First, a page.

Clinician’s Corner: Acidic drinks & your teeth

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November 18th, 2021

illustration showing enamel erosion (cavity) developing on tooth

Enamel (the outer covering of teeth) is the hardest substance in your body— it’s even harder than bone. Still, you should know that there is one thing that can erode enamel and that is acid. Many foods and beverages create an acidic environment in your mouth that can cause decay and erosion of enamel over time. Long term erosion leads to holes in your enamel, also known as cavities.

Certain liquids contribute to tooth decay because of their pH or acid content. Liquids with lower pH contain more acid, so they are more damaging to enamel. Water is neutral with a pH of 7, which makes it the healthiest drink for oral and overall health. Dairy drinks (plain, low-fat or fat-free cow's milk) and dairy alternatives (almond milk without added sugar) are the next healthiest options. Juice can be quite acidic, especially citrus juices like orange and grapefruit. Unsweetened coffee and tea are also acidic and can cause damage to enamel when combined with sugar. Sugar-sweetened beverages like soda are some of the most acidic liquids.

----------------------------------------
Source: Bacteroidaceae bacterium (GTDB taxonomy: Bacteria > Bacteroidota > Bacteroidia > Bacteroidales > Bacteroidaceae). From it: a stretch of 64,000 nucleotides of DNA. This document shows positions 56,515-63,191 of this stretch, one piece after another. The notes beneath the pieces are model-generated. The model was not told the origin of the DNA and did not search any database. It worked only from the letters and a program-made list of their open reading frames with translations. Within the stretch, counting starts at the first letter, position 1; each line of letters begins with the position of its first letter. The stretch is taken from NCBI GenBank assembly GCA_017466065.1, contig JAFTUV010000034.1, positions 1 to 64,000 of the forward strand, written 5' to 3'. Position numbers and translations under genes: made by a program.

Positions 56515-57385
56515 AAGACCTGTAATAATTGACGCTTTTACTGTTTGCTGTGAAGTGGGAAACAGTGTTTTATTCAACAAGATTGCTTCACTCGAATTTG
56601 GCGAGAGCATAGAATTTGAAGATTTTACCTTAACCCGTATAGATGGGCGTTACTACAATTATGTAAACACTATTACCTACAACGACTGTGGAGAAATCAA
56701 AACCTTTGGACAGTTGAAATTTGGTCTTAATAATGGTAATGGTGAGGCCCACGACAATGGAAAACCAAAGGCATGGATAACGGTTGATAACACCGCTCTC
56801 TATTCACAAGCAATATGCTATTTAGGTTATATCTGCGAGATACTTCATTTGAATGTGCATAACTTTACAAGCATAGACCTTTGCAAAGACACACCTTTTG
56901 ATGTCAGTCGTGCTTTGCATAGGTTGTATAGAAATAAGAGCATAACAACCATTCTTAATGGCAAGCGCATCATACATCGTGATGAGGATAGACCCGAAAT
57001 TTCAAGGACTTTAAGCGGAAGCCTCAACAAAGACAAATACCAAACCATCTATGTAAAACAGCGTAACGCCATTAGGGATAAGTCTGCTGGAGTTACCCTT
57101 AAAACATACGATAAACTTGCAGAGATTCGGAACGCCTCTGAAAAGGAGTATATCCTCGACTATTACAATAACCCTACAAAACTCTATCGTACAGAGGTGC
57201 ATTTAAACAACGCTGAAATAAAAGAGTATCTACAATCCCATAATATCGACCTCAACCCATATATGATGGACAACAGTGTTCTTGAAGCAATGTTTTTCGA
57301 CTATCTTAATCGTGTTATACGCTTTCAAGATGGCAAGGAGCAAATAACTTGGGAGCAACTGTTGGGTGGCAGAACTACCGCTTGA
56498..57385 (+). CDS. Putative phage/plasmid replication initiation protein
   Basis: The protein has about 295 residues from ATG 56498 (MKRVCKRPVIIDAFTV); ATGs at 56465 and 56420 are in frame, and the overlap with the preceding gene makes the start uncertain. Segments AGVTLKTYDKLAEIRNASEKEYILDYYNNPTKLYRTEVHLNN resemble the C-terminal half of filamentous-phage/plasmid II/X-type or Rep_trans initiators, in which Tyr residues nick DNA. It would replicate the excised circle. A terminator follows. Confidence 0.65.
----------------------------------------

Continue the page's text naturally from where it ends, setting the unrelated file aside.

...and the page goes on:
This information in this post is for general educational purposes only and does not warrant or represent any information as related to health as specifically appropriate for you. It is not intended to be medical advice or replace the relationship that you have with your health care providers. You should always seek medical advice on any diagnosis or treatment from a qualified health care provider. The information is provided “as is” without any representations or warranties, express or implied.